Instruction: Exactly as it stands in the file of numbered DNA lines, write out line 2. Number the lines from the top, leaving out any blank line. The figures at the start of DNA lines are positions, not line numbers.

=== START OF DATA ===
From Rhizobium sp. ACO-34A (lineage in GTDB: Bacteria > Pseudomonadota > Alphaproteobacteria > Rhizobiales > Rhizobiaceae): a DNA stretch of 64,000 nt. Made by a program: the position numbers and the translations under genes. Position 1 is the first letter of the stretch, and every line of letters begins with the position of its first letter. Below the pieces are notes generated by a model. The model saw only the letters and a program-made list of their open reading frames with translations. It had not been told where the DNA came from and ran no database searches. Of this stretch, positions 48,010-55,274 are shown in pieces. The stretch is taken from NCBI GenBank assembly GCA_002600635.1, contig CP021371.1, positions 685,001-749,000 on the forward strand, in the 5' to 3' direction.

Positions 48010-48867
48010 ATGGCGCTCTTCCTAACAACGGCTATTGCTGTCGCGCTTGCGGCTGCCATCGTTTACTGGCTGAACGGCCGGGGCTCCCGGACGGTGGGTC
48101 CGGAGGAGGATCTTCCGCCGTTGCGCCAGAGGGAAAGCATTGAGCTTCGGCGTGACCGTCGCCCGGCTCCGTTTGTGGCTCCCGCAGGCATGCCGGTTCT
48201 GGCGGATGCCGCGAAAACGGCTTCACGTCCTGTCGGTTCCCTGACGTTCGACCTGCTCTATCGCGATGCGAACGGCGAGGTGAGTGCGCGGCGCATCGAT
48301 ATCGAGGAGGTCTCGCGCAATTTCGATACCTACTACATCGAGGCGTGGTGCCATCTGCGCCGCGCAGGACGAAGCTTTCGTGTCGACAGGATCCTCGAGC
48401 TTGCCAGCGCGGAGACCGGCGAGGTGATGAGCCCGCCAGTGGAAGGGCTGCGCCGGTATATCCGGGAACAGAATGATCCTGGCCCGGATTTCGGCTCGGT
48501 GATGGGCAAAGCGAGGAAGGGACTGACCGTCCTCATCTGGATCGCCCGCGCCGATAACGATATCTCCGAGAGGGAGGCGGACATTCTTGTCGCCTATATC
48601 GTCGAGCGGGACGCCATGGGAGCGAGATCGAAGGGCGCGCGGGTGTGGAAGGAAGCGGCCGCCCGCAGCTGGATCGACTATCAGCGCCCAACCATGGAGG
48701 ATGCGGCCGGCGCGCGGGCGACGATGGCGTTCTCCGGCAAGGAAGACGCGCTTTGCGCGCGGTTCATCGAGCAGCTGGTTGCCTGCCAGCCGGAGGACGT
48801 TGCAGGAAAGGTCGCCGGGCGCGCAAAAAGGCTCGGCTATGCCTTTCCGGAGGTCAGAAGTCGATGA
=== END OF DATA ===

Positions 48010-48867